AUA guideline: Radical nephrectomy not best option for most small tumors

May 14, 2009

Nephron-sparing treatments, including partial nephrectomy, thermal ablation, and active surveillance, minimize risk of chronic kidney disease and cardiovascular disease and are viable options for patients with early-stage kidney tumors, according to a new clinical guideline issued by AUA.

Nephron-sparing treatments, including partial nephrectomy, thermal ablation, and active surveillance, minimize risk of chronic kidney disease and cardiovascular disease and are viable options for patients with early-stage kidney tumors, according to a new clinical guideline issued by AUA. The guideline was released during the 2009 AUA annual meeting in Chicago.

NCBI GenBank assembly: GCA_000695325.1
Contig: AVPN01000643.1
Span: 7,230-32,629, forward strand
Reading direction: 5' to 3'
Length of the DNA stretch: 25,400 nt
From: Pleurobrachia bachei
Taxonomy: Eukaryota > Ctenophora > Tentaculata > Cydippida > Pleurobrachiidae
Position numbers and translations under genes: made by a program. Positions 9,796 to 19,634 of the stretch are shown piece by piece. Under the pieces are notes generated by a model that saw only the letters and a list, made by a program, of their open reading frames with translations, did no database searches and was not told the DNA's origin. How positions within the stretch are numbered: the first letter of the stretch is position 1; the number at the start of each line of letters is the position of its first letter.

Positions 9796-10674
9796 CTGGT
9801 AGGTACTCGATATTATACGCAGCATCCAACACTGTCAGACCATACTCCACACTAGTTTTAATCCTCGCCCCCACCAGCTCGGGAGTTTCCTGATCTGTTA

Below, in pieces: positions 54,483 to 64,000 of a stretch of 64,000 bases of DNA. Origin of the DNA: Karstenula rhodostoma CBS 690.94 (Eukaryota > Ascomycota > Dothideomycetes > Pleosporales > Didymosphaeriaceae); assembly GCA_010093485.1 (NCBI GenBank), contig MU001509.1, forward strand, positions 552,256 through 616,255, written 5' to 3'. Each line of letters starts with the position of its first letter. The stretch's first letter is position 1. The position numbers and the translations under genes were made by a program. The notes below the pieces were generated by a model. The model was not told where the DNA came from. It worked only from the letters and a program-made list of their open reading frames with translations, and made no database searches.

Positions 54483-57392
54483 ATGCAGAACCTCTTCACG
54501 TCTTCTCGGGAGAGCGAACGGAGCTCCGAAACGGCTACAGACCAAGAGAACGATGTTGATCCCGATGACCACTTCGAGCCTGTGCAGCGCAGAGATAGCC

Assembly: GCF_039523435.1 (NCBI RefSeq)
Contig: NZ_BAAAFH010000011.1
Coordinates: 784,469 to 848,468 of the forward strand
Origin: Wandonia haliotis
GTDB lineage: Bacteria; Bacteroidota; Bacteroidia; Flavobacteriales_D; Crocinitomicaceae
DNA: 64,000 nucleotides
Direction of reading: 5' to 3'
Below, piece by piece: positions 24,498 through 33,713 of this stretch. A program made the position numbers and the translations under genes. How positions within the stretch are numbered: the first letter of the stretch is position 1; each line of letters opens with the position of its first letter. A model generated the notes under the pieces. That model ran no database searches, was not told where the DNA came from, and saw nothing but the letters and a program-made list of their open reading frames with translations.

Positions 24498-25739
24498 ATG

Detection of clinical stage 1 renal masses has increased in frequency and is now a common clinical scenario for the practicing urologist. Of these tumors, 20% are benign, 60% are indolent kidney cancer, and only about 20% are potentially aggressive kidney cancer at the time of diagnosis. Because radical nephrectomy puts patients at risk for chronic kidney disease and cardiovascular disease, it does not appear to be the best treatment for most small kidney tumors.

"There are now several options available for the treatment of early-stage kidney cancer," said Steven Campbell, MD, PhD, co-chair of the panel that developed the guideline, the first of its kind from AUA. "Radical nephrectomy is currently greatly overutilized. Whenever possible, it is important to preserve renal function by taking a nephron-sparing approach."

In preparing the guideline, the panel assessed the efficacy of these major treatment modalities: partial nephrectomy, thermal ablation, active surveillance, and radical nephrectomy. The full guideline, which includes the panel’s recommendations about each of these modalities and others, is available on the AUA web site (www.auanet.org).